THE BHANJANAGAR CO-OPERATIVE URBAN BANK LIMITED Vs. S. JAGANNATH RAO AND ANR.
LAWS(ORI)-1973-3-19
HIGH COURT OF ORISSA
Decided on March 08,1973

The Bhanjanagar Co -Operative Urban Bank Limited Appellant
VERSUS
S. Jagannath Rao And Anr. Respondents

JUDGEMENT

G.K.Misra, J. - (1.) OPPOSITE party No. 1 was appointed as a clerk under the Bhanjanagar Co -operative Urban Bank, Ltd. (Petitioner) on 20 -10 -1956. He was suspended from service on 4 -6 -1958 as he was prosecuted in a defalcation case. He was convicted under Section 408 109, Indian Penal Code by the Assistant Sessions Judge, Berhampur and sentenced to four years R.I. On 31 -7 -1964., He was acquitted by the Sessions Judge in appeal on 8 -5 -1965 on benefit of doubt. After acquittal he filed an application on 21 -8 -1965 for reinstatement and for payment of the arrear salary. The Petitioner passed an order on 1 -1 -1967 to the following effect: After a good length of discussion it was held to terminate the service of Sri Rao from the date of his suspension. It was held not to pay anything from the Bank's funds towards his pay, D.A. or other allowances. Opposite party No. 1 filed a dispute before the Industrial Tribunal (Opposite party No. 2). The Tribunal passed an award (Annexure -2) on 17 -9 -1969. The writ application has been' filed under Articles 226 and 227 of the constitution for issue of a writ of certiorari to quash Annexure -2.
(2.) MR . Murty for the Petitioner raised two contentions: (1) The termination of service of opposite party No. 1 was a termination simpliciter, and was not by way of disciplinary action and as such the dispute could be raised only before the Registrar of the co -operative societies under Section 68(1) of the Orissa Co -operative Societies Act, 1962 and (2) Even if the termination was by way of a disciplinary action, the Industrial Tribunal had no jurisdiction to entertain the dispute as the Petitioner was not an industry. Before the Tribunal the ouster of its jurisdiction under Section 68 was raised but not subsequently pressed. The Tribunal however, went into evidence, examined a letter (Annexure -A) produced before it which had been issued by the Petitioner, and came to the conclusion that the termination of service of opposite party No. 1 was by way of punishment. The finding of the Tribunal may be extracted in its own language: On the merits it is found that the employee Sri Rao was dismissed from service on the ground that he with others was responsible in sustaining the Bank's huge loss and that though he was acquitted in appeal, he is still liable to make good the loss and that a dispute for recovery of loss is still pending before the Assistant Registrar, Co -operative Societies, Aska. These grounds are set forth in the Management's letter Ext. A. This is therefore an order of dismissal by way of punishment and not dismissal simpliciter. Sri Padhi for the management has admitted that no regular enquiry was held by the management against Shri Rao before the order of dismissal was passed. On the finding that the termination of service was by way of punishment, it comes within the exception in Section 68(1) of the act, which, so far as relevant, lays down: 68(1) Notwithstanding anything contained in any law for the time being in force, any dispute touching the constitution, management or the business of a society, other than a dispute regarding disciplinary action taken by a society or its committee against a paid servant shall be referred to the Registrar x x Thus a clear exception has been enacted in the section. A dispute regarding disciplinary action taken by a society is excluded from the jurisdiction of the Registrar. The first point has no substance same is rejected.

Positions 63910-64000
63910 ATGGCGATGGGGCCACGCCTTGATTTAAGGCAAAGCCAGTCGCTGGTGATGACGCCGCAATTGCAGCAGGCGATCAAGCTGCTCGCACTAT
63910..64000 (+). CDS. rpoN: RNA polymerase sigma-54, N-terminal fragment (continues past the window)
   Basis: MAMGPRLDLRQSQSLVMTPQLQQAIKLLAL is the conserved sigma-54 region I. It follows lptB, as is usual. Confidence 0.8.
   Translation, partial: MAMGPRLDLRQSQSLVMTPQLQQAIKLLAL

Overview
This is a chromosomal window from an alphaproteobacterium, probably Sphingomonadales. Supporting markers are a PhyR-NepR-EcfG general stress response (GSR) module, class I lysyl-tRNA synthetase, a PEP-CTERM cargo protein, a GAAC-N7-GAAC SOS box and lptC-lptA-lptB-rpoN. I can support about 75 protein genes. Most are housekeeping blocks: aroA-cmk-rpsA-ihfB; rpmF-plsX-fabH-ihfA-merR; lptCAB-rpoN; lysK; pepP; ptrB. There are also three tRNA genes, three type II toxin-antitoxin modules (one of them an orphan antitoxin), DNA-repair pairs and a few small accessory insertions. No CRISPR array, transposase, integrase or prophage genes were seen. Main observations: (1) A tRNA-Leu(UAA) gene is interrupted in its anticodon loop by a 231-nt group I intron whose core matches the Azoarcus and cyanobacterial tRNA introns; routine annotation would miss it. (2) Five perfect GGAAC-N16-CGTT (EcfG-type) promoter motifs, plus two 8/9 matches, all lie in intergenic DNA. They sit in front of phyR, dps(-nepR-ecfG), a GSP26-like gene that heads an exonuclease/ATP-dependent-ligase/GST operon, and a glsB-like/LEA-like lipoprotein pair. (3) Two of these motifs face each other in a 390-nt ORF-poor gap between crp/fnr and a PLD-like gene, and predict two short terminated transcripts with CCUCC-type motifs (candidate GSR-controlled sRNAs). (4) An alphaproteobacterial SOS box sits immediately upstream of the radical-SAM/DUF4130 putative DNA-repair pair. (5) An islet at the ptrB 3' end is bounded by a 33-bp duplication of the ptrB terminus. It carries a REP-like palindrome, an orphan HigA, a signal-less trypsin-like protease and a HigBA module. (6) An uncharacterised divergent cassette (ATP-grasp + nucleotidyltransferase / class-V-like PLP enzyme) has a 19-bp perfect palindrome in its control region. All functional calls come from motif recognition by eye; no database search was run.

(3.) THE second question for consideration is whether the Industrial Tribunal had jurisdiction to entertain the application of opposite party No. 1 raising a dispute. Mr. Murty, contends that the Petitioner -Bank is not an industry, and therefore the Industrial Disputes Act has no application, and consequently the Industrial Tribunal had no jurisdiction. It is not necessary to examine several decisions of the Supreme Court as to the meaning of the word 'industry'. It will be sufficient to refer to Co -operative Central Bank v. Industrial Tribunal Hyderabad : A.I.R. 1970 S.C. 245. The facts of that case may be stated in short. A dispute was raised between a Co -operative Bank and its servants. The controversy was regarding alteration of the terms and conditions of service of the employees. The question was whether alteration of the terms and conditions of service of the employees comes within the ambit of the general expression touching the constitution, management and business of the society. Their Lordships held that the dispute did not come within the ambit of the sub -section. We are not concerned with that question in this case. After holding that the jurisdiction of the registrar was ousted, their Lordships did not quash the order passed by the Industrial Tribunal. This could be done only on the hypothesis that the co -operative Bank constituted as industry. Mr. Murty very seriously contended that the point was not directly raised before the Supreme Court and the point has not been answered that a Co -operative Bank constitutes an industry. We find no substance in this argument. The point is so simple that it is difficult for us to comprehend that it escaped the notice of the learned Judges of the Supreme Court and the advocates appearing there to contend that a Co -operative Bank did not constitute an industry so that the Industrial Tribunal had no jurisdiction to entertain the dispute between the Bank and its employees. We are satisfied that the Petitioner is an industry, and the Industrial Tribunal had jurisdiction to entertain the dispute between the Petitioner and opposite party No. 1.;


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